Industrial Real Estate Developments

Business owner & GC friend plan warehouse on spec in NW Orlando

A local business owner and his general contractor friend are partnering to develop an industrial warehouse in Northwest Orlando on spec, and are undecided on whether to lease the space or move the business there.

The developer affiliate, Princeton RJR LLC, includes Richard Kowalski, president of RTR Suppliers, Inc., and Richard L. Haines, president of RLH Construction LLC.


Kowalski bought a 1.04-acre site on the northwest corner of Mercy Drive and W. Princeton Street for $120,000 in April 2005 as a personal investment.

He and Haines became friends in recent years and decided to pursue development of the property, figuring now is as good a time as any with Greater Orlando's industrial space demand as high as ever.


They filed an Administrative Master Plan in early January with the City of Orlando for a 12,433-square-foot warehouse that includes 500 square feet of office space.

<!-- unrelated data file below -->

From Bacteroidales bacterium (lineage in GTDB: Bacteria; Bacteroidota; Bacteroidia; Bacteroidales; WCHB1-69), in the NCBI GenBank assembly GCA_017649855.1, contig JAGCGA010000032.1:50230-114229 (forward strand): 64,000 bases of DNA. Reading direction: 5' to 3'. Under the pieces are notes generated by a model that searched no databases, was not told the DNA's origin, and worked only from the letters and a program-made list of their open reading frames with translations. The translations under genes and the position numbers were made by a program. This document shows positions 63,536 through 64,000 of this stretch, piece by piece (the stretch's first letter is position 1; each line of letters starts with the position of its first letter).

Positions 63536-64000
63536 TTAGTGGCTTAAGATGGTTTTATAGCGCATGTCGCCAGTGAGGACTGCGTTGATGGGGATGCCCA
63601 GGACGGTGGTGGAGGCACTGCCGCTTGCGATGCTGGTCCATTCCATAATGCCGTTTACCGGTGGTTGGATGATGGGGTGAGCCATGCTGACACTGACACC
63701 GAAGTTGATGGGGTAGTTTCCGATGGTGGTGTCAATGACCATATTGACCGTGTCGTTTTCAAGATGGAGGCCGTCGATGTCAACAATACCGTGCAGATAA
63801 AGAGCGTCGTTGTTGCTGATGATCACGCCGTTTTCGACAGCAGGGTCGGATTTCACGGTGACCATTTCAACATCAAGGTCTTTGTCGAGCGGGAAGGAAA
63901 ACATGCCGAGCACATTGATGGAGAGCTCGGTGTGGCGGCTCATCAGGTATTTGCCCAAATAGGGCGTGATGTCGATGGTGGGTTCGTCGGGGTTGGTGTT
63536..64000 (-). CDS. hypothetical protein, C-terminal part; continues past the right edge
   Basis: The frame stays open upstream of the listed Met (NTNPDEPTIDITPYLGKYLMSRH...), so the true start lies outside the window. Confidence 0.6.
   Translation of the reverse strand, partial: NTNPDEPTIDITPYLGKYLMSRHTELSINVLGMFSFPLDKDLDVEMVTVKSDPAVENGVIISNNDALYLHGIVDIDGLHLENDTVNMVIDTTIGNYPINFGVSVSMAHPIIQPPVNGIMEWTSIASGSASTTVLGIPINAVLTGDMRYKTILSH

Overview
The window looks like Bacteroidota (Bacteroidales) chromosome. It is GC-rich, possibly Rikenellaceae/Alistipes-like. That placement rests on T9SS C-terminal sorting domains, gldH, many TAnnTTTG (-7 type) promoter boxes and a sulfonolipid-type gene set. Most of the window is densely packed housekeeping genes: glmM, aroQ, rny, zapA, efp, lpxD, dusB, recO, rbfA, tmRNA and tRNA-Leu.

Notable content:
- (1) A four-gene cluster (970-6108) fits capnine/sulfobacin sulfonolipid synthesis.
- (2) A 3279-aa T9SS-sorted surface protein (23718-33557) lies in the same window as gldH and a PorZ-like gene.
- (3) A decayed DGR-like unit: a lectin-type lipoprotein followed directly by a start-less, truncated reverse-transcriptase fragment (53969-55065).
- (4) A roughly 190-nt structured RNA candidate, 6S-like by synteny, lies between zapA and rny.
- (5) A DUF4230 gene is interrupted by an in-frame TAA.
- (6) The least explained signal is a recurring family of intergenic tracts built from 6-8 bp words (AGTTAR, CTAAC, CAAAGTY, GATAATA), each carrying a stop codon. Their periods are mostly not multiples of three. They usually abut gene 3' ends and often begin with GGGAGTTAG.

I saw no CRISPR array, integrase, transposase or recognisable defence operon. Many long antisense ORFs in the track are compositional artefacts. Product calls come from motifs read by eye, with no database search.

"Richard will handle the construction and has a good vision for this, so I'm excited," Kowalski told GrowthSpotter on Tuesday. "This was originally going to be a spec building for lease, but now we're on the fence about whether to move RTR Suppliers here."

Kowalski's company is an EPA-certified reclaimer of industrial-grade refrigerants (ex: Freon), with clients that include Central Florida's major theme parks, hospitals and NASA.

RTR Suppliers currently leases a warehouse in Orlando with about 5,500 square feet on Hanging Moss Road, and has a second building in Cocoa of 6,000 square feet where the cleaning and disposal of old refrigerants is done.

This new building in Orlando that would double the size of RTR's current space could help to an extent, Kowalski said, but wouldn't replace the processing facility in Cocoa.

The Mercy Drive property has been rezoned, and Kowalski expects site work to begin in the next two months. Estimated as a $650,000 investment to build, vertical construction could be completed six months after start, he added.

The developer sourced a construction loan from Iberia Bank last year to support the project, Kowalski said.

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